So, God not only turns the valley of trouble into a door of hope and a resting place, and a valley of tears into a valley of springs, He’s also willing to reteach us things over and over.  He is so patient.  How many times we have to relearn the same thing.  You say, “I used to know that.  I used to do that.  I remember when I trusted the Lord.”  We’re a forgetful people.  That’s why you break bread; “Do it in remembrance of Me.”  Because even such a thing as what He did on Calvary we’re apt to forget.  Peter gave a reason in chapter 1 why people don’t grow in Christ, 2 Peter 1:9, “He who lacks these qualities,” that is the qualities of growth, “is blind and short sighted, having forgotten his purification from his former sin.”  He forgot that he got saved and he forgot what He did at the cross.

I want to show two more illustrations of God’s grace in the defeat and then, Lord willing, next week we’ll look at the victory at Ai.  So far we’ve seen God’s grace transforming the valley of trouble and transforming the valley of tears, that the loss at Ai was the only loss and they had one for the rest of the seven year war.  God was faithful to teach Joshua not to live by sight and not to trust the flesh and how to pray and when to pray and how to pray the prayer of faith, re-teaching us things what we have forgotten. 

The fifth evidence of His grace is the gradual revelation of Achan’s heart.  I want you to think about that.  Joshua 7:14, “In the morning you shall come near by your tribes.  And it shall be that the tribe which the LORD takes by lot shall come near by families, and the family which the LORD takes shall come near by households, and the household which the LORD takes shall come near man by man.”  The nation at this time was organized into four classes; tribes and they had a prince over each of the tribes, families and they had the heads of each of the families, households and they had the father of the household and then individuals.  You are going to see in this story and when we divide the land the truth of Proverbs 16:33, “The lot is cast into the lap.  But its every decision is from the Lord.”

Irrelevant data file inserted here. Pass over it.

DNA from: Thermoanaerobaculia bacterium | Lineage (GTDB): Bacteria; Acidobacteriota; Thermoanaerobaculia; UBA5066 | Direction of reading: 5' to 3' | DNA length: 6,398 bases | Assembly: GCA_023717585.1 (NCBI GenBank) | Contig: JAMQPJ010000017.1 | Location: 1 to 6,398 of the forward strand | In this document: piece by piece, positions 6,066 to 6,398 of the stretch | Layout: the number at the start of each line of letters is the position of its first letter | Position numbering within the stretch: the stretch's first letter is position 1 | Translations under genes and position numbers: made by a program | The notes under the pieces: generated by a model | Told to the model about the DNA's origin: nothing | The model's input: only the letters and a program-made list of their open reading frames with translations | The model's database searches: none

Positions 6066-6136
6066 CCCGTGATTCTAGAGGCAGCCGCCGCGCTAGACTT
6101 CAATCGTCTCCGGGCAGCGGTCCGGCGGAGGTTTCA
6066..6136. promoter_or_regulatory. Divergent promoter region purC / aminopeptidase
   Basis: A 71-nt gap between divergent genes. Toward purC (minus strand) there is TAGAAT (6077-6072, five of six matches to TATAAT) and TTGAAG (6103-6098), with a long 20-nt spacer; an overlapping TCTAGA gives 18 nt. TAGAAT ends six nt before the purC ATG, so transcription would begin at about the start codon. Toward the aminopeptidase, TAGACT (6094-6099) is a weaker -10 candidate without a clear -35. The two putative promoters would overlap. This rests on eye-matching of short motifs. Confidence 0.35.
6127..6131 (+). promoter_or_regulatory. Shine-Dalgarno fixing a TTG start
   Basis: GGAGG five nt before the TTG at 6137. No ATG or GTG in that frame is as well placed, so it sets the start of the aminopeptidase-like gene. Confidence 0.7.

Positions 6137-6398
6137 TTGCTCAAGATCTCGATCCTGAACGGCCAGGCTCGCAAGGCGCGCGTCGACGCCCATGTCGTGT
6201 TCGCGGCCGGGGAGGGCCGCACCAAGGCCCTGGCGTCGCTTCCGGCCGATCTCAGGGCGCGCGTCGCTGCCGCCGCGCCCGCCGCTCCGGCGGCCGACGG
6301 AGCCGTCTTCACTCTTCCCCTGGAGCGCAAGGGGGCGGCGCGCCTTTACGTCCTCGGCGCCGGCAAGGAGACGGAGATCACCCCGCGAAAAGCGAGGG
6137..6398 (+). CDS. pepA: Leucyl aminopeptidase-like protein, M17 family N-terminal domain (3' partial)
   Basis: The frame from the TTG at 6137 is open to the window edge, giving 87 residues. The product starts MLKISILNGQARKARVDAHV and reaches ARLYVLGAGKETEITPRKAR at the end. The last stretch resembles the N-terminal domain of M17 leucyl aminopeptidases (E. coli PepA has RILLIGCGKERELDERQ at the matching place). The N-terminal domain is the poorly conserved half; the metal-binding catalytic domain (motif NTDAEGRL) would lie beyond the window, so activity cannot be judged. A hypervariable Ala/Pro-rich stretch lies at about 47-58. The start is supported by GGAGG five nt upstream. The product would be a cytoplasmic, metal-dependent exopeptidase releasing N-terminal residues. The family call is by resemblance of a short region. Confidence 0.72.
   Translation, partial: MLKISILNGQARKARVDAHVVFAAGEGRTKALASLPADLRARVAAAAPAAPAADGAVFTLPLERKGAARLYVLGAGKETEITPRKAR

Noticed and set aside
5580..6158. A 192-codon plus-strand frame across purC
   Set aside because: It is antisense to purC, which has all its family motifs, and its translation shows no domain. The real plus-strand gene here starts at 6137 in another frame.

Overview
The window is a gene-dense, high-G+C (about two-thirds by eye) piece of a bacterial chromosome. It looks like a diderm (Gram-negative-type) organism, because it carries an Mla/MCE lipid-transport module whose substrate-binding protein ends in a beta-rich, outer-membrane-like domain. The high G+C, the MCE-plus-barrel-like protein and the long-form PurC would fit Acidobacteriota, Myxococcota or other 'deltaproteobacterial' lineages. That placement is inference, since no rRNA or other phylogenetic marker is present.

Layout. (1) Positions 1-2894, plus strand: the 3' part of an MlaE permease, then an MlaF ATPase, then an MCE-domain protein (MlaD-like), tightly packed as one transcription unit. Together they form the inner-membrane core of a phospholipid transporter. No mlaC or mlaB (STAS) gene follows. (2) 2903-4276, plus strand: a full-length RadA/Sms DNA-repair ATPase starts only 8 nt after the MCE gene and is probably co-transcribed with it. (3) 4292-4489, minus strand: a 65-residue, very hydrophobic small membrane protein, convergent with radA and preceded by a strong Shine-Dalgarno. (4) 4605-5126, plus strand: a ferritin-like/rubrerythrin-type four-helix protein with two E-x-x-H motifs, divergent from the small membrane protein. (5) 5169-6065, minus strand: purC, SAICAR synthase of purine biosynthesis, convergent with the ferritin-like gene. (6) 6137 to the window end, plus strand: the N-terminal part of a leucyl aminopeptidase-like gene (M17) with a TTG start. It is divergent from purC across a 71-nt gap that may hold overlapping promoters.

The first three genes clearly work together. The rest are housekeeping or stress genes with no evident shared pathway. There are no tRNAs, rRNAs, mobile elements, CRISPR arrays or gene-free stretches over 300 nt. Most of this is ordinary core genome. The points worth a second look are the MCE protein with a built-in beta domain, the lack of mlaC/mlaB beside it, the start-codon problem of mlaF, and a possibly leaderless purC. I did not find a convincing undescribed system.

There were three ways God revealed His will in the Old Testament.  One was by revelation.  Sometimes it was a dream or a vision or an audible voice but sometimes He just gave His will.  The other two ways, one was called the Urim and Thumen.  The priests alone were in charge of the Urim and Thumen.  I’ll tell you in a minute exactly what that is (you’re dreaming – nobody knows) and the lot.  In those days the words Urim and Thumen mean “light”.  Somehow God gave light.  Some people think these stones on the breastplate when it was God’s will would flicker and light up or something like that.  I don’t know.  The point is don’t confuse yourself with how did that lot work?  It worked.  That’s the point, the every decision of the Lord.  Later we’re going to see in chapter 14, I won’t read that, you can glance at it, when they divided up the territories and land, they did it by lot.